10 Advantages of Using Multiple Financial Institutions

Bank mat

I have several acquaintances that do all of their banking with one institution. (Typically it’s the bank that holds their mortgage or where they have a large investment account like an IRA or 401K.) They use that one bank for everything from paying the bills to loans to retirement savings. In some cases, they don’t even have multiple accounts or types of accounts at that one bank. They just have all their funds lumped into one big “checking account.”

Certainly it’s convenient, but keeping all of your money at one institution carries many risks. If a single things goes wrong with that one bank or one account, you could face financial hardships while everything i


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5 Responses to 10 Advantages of Using Multiple Financial Institutions

  1. Aleta says:

    Your article was on target. I have various accounts with brick and mortar and online banks for the reasons that you stated. I once remember Jeffrey suggesting to not close an online account even if you only left a dollar there. Reason is that when rate rise you want to be able to move money quickly without having to set up a new account again.

    I watch the news and ratings services for bank safety and those having financial problems and I transfer a large portion of that money to another bank but keep the minimum to not have fees.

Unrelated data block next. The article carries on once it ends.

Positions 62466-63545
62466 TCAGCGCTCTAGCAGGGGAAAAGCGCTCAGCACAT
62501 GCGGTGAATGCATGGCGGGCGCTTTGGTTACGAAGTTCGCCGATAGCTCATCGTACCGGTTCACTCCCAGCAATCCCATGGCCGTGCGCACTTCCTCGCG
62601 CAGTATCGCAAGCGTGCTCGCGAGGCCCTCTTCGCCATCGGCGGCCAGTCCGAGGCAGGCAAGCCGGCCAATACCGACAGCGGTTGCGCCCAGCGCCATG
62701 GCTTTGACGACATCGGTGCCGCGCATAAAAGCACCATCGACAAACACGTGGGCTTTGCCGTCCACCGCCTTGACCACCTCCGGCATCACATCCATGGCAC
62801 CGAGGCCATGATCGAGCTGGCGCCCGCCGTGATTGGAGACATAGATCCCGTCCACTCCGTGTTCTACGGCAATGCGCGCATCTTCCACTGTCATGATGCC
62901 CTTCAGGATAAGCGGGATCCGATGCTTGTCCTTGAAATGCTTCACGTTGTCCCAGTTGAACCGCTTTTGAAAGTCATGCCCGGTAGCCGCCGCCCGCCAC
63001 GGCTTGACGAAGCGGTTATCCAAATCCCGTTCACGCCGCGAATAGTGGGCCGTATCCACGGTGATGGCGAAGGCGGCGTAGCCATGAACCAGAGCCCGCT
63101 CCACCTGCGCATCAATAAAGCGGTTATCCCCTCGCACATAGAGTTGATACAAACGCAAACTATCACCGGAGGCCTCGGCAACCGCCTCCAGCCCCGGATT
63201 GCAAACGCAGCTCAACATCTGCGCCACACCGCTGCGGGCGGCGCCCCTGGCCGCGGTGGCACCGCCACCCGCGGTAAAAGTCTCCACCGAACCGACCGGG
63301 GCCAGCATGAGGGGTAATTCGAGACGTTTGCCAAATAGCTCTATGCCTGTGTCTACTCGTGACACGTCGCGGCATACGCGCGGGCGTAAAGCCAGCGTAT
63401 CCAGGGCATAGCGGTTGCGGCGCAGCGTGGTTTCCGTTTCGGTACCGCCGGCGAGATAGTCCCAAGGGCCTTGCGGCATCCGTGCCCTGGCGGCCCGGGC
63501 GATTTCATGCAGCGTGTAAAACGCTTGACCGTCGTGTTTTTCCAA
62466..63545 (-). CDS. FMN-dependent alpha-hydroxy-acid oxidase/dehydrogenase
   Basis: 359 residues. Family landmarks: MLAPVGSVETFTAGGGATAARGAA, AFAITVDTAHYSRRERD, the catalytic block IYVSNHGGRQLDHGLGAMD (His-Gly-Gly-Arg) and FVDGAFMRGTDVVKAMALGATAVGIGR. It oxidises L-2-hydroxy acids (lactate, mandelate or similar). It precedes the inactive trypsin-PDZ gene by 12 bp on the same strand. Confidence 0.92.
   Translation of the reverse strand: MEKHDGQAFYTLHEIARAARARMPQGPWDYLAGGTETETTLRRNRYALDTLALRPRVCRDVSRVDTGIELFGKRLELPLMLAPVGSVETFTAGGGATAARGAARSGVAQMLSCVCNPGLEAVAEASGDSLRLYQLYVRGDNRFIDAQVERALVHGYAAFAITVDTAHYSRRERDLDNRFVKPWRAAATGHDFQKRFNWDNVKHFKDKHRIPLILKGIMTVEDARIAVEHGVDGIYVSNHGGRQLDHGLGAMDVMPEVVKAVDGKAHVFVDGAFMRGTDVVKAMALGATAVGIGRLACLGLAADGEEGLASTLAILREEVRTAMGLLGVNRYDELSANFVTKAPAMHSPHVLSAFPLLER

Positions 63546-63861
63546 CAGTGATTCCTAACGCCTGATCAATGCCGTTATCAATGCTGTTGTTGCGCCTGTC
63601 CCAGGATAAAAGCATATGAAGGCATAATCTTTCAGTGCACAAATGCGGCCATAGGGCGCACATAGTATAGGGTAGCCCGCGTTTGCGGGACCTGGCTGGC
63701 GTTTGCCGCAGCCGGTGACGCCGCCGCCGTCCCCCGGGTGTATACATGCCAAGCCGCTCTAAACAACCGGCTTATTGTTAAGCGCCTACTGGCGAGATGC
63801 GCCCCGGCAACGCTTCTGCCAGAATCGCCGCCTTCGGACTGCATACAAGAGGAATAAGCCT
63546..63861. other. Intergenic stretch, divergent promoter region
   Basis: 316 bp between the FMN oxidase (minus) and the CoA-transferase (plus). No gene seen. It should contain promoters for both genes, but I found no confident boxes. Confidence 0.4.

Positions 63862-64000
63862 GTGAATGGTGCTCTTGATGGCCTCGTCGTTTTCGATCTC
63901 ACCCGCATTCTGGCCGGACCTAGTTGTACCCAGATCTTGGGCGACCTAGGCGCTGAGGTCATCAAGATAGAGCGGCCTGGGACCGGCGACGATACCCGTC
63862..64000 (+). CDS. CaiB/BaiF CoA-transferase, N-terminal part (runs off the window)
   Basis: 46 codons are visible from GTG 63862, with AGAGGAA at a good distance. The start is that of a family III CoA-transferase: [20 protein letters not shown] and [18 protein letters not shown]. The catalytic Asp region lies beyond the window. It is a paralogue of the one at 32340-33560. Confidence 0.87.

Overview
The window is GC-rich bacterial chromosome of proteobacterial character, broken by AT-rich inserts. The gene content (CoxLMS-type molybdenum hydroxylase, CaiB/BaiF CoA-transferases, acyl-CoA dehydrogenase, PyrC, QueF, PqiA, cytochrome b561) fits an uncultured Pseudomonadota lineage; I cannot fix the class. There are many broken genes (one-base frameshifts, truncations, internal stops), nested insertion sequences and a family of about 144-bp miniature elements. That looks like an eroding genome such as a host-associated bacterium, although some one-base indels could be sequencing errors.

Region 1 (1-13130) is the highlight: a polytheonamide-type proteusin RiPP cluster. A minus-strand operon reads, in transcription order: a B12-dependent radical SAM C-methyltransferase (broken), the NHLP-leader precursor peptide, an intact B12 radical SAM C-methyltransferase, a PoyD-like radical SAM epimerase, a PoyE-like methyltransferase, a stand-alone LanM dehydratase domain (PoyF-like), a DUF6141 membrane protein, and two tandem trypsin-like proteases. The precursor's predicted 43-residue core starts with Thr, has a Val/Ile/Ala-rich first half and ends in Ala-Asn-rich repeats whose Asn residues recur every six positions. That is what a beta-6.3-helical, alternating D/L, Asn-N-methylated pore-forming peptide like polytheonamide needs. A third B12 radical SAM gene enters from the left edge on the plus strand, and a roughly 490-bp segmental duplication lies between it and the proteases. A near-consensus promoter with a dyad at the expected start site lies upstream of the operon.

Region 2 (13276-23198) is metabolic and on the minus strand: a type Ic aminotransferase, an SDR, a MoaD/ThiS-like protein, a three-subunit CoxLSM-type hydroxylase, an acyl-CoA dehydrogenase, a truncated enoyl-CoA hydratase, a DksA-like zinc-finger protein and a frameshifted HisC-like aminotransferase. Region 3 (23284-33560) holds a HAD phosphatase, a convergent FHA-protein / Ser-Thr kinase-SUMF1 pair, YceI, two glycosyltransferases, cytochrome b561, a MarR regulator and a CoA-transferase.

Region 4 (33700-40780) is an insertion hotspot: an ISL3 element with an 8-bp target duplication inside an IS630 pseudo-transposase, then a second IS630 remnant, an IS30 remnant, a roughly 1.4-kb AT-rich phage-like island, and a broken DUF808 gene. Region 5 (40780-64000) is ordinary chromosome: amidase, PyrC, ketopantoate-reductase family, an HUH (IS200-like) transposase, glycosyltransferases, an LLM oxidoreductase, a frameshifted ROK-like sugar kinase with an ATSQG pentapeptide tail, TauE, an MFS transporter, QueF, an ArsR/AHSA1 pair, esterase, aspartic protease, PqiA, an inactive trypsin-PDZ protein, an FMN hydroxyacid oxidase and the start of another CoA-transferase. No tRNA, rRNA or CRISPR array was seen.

My local acccount are for the monthly and everyday bills. The other accounts are used for savings and escrowed payments.

  2. jay says:

    Totally agree, but with a caution: Keep excellent records.

    I am now, as executor, having to deal with a rather chaotic mess left behind by a relative. The only good news was a [partial] record of passwords, etc. As to financial accounts: only hoping there’s ultimately a paper trail to follow!

  3. patientsaver says:

    You could wind up paying more fees, and earning less interest, by divvying up your assets into small piles that fall below certain thresholds, whether it’s mutual funds (eg Vanguard Admiral Fund Shares) or bank accounts.

  4. Interesting thought for sure! I use multiple institutions, although it was by accident at first. I am glad that I do now. It seems like the smart way to go for sure.

  5. Spokane Al says:

    While your ideas have merit, as my wife and I have moved into our 60s and are now retired, we have transitioned from several financial institutions to just two – a credit union for our banking needs and Vanguard for all of our investment needs. Dealing with only two institutions simplifies taxes, record keeping and provides piece of mind if/when one of us passes on.

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